FIGS. 10(a) and (b) illustrate the blend mask used for blending two images during the blending phase of one embodiment of the present invention.
FIGS. 11(a) and (b) illustrate a particular problem overcome during blending in one embodiment of the present invention.
FIG. 12 illustrates a particular virtual reality orientation of images for the user interface for one embodiment of the present invention.
Disclosed herein is a detailed description of the best presently known mode of carrying out the invention. This description is not to be taken in a limiting sense, but is made merely for the purpose of illustrating the general principles of the invention. The section titles and overall organization of the present detailed description are for the purpose of convenience only and are not intended to limit the present invention.
Turning to FIG. 1, there is shown a simulation of different overlapping rectilinear images, or 2D photographs, framed by dashed lines during the authoring portion of the present invention, as indicated by dashed lines 110. Where the images overlap there is potential for misalignment when constructing a 3D panorama, as indicated by blurry lines 112, for a variety of reasons, including the arbitrary position of the camera, errors in internal and external camera parameters, and, distortions that occur when warping a 2D image to construct a 3D image space. The present invention is designed to calibrate and align all such 2D rectilinear images with respect to one another and globally, blend the images where they overlap, and construct a reconstructed and relatively error free 3D panorama image, shown conceptually in 2D form as FIG. 1(b), for any arbitrary geometry.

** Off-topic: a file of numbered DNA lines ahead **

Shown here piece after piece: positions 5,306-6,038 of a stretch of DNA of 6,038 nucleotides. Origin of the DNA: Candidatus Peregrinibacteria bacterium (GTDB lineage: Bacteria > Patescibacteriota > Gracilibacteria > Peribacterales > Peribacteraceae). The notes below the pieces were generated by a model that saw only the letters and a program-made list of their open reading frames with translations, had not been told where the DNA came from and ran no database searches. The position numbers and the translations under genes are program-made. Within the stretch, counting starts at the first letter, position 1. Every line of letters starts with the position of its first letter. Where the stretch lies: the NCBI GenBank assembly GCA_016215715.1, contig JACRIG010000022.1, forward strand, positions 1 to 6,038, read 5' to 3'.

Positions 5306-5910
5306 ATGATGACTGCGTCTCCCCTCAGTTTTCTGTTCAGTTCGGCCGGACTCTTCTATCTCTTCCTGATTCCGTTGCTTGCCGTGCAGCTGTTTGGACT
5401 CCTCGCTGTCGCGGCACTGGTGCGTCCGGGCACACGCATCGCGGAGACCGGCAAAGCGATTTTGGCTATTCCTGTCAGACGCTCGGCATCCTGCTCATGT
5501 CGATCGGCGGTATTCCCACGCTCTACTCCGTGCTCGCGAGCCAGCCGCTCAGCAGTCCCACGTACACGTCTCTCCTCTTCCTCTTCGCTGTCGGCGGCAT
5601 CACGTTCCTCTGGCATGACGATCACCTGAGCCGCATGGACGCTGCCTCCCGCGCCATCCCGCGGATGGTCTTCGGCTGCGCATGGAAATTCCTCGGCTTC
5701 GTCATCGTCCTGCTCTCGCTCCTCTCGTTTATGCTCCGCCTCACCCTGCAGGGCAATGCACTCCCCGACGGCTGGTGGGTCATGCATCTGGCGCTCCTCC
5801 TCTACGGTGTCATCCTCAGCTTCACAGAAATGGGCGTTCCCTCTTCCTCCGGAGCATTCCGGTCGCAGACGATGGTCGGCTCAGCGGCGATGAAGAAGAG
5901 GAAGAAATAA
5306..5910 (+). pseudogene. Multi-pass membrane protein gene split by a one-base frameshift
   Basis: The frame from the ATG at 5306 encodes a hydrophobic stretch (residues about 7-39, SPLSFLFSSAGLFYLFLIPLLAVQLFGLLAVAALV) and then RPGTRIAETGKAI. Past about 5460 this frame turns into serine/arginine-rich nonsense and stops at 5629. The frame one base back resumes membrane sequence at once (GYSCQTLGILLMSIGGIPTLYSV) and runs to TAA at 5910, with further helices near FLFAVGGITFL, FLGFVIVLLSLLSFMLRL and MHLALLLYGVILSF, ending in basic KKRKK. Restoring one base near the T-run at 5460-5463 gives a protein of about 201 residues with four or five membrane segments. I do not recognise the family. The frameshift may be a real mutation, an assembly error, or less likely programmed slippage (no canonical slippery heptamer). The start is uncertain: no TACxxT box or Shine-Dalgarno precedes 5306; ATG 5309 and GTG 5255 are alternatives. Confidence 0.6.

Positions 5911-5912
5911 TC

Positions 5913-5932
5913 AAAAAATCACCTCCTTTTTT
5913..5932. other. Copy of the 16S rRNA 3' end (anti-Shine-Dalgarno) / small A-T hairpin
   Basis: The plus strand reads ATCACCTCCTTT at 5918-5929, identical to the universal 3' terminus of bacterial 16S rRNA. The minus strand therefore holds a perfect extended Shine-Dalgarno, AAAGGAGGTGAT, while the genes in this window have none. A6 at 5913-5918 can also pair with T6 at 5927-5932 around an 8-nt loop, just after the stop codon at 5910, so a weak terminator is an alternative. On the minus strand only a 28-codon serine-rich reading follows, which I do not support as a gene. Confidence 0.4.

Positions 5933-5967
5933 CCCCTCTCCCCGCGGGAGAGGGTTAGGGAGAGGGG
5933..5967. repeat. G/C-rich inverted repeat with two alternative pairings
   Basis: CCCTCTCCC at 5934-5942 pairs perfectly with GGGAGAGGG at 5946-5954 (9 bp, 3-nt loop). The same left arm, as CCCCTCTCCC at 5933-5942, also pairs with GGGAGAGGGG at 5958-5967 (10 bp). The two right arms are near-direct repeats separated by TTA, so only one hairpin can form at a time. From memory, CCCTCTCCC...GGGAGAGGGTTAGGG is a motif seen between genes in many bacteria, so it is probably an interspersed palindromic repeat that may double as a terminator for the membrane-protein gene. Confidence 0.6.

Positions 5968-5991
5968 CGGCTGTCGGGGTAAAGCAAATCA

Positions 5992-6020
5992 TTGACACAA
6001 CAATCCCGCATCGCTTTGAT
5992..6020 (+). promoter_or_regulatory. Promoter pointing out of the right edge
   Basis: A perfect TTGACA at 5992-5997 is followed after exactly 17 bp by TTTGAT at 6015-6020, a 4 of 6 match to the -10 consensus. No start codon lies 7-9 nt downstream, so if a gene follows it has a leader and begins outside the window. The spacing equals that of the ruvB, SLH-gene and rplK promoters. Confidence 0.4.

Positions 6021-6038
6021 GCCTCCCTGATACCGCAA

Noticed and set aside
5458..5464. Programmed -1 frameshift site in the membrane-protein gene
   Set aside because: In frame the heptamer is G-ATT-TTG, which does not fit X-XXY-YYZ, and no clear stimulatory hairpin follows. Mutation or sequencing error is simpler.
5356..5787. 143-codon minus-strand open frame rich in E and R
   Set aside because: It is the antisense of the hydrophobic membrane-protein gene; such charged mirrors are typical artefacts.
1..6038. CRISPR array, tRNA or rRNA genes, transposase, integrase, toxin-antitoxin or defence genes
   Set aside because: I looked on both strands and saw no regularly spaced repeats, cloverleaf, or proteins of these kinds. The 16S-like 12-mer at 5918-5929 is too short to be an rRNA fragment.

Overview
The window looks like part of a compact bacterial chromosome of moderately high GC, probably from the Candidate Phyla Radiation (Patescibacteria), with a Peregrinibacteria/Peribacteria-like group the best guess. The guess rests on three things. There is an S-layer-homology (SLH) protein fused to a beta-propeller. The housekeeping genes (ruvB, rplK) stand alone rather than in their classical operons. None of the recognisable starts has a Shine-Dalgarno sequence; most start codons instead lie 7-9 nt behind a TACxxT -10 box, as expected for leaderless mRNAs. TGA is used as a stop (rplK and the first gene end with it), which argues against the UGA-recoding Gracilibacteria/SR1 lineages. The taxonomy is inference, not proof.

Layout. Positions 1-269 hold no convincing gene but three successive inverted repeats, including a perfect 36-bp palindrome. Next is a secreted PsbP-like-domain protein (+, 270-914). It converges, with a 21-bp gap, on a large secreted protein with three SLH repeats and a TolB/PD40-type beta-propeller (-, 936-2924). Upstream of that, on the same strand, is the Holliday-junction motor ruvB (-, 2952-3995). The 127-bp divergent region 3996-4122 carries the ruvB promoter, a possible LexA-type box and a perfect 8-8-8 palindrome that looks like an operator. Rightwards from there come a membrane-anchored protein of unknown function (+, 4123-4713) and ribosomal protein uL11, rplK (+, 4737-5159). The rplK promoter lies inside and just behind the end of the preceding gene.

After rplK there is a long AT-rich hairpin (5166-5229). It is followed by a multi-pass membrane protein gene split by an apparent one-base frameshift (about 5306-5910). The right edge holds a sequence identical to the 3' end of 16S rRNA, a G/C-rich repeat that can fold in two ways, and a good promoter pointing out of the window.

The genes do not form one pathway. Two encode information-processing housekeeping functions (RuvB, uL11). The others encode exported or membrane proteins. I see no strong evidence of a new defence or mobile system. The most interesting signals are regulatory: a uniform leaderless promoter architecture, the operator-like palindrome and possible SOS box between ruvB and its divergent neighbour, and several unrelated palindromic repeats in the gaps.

FIG. 2 discloses a generalized flowchart for overall operation of the invention. The invention is part of a system 210 comprising a computer, having all necessary hardware, such as processing unit 212, e.g., a G3 microprocessor chip; I/O 214, such as a keyboard 216, video monitor 218, and mouse 217; memory 220, which may be any sort of memory buffer, preferably primary memory, e.g. RAM, that can be cached to secondary memory, such as a hard drive. The system 210 is controlled by a program residing in system memory 220, which also stores output data and other data. The program is preferably written in the C or C++ language, using classes, structures, functions, calls, translation units, headers, subroutines, modules, and other features of structured programming, where appropriate, of both data and source code, suitably compiled and in executable form, in accordance with the teachings of the present disclosure to practice the invention. The present invention is also suitable for implementation with an interpreted language such as Java.